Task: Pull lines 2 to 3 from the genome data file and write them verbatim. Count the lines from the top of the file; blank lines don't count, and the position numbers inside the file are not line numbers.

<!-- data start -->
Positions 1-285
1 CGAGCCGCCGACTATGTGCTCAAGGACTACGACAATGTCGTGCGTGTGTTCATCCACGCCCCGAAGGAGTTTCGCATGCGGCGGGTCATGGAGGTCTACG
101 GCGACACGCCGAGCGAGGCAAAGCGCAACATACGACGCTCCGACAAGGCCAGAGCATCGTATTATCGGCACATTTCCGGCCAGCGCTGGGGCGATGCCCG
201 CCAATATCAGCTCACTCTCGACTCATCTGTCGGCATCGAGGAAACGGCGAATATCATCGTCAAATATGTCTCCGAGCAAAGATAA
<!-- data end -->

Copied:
1 CGAGCCGCCGACTATGTGCTCAAGGACTACGACAATGTCGTGCGTGTGTTCATCCACGCCCCGAAGGAGTTTCGCATGCGGCGGGTCATGGAGGTCTACG
101 GCGACACGCCGAGCGAGGCAAAGCGCAACATACGACGCTCCGACAAGGCCAGAGCATCGTATTATCGGCACATTTCCGGCCAGCGCTGGGGCGATGCCCG